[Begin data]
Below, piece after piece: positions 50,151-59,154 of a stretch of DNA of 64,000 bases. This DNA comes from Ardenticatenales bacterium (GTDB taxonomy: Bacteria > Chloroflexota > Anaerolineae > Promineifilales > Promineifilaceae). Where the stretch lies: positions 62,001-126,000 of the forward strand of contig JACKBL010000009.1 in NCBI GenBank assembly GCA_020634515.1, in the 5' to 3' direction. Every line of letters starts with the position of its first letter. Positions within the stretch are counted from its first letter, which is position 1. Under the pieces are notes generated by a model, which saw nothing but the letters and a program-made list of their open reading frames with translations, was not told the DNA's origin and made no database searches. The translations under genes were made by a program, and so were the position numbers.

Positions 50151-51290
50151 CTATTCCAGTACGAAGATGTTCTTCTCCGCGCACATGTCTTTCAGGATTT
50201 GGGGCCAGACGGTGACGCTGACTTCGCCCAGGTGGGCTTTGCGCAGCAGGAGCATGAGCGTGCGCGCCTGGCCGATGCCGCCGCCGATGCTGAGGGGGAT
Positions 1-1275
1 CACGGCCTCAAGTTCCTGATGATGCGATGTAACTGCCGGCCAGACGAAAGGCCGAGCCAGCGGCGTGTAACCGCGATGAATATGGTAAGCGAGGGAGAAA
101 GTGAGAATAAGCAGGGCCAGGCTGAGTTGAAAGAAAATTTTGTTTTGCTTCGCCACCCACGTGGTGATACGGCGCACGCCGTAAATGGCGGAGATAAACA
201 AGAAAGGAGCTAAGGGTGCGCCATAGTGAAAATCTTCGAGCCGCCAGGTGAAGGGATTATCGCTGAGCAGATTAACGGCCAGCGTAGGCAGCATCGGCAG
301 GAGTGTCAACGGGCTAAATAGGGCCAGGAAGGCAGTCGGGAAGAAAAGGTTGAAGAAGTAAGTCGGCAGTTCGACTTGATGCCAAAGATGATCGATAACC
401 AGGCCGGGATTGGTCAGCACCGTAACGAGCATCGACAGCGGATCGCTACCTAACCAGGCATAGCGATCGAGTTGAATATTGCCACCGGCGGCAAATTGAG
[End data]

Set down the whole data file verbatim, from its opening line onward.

Below, piece after piece: positions 50,151-59,154 of a stretch of DNA of 64,000 bases. This DNA comes from Ardenticatenales bacterium (GTDB taxonomy: Bacteria > Chloroflexota > Anaerolineae > Promineifilales > Promineifilaceae). Where the stretch lies: positions 62,001-126,000 of the forward strand of contig JACKBL010000009.1 in NCBI GenBank assembly GCA_020634515.1, in the 5' to 3' direction. Every line of letters starts with the position of its first letter. Positions within the stretch are counted from its first letter, which is position 1. Under the pieces are notes generated by a model, which saw nothing but the letters and a program-made list of their open reading frames with translations, was not told the DNA's origin and made no database searches. The translations under genes were made by a program, and so were the position numbers.

Positions 50151-51290
50151 CTATTCCAGTACGAAGATGTTCTTCTCCGCGCACATGTCTTTCAGGATTT
50201 GGGGCCAGACGGTGACGCTGACTTCGCCCAGGTGGGCTTTGCGCAGCAGGAGCATGAGCGTGCGCGCCTGGCCGATGCCGCCGCCGATGCTGAGGGGGAT
Positions 1-1275
1 CACGGCCTCAAGTTCCTGATGATGCGATGTAACTGCCGGCCAGACGAAAGGCCGAGCCAGCGGCGTGTAACCGCGATGAATATGGTAAGCGAGGGAGAAA
101 GTGAGAATAAGCAGGGCCAGGCTGAGTTGAAAGAAAATTTTGTTTTGCTTCGCCACCCACGTGGTGATACGGCGCACGCCGTAAATGGCGGAGATAAACA
201 AGAAAGGAGCTAAGGGTGCGCCATAGTGAAAATCTTCGAGCCGCCAGGTGAAGGGATTATCGCTGAGCAGATTAACGGCCAGCGTAGGCAGCATCGGCAG
301 GAGTGTCAACGGGCTAAATAGGGCCAGGAAGGCAGTCGGGAAGAAAAGGTTGAAGAAGTAAGTCGGCAGTTCGACTTGATGCCAAAGATGATCGATAACC
401 AGGCCGGGATTGGTCAGCACCGTAACGAGCATCGACAGCGGATCGCTACCTAACCAGGCATAGCGATCGAGTTGAATATTGCCACCGGCGGCAAATTGAG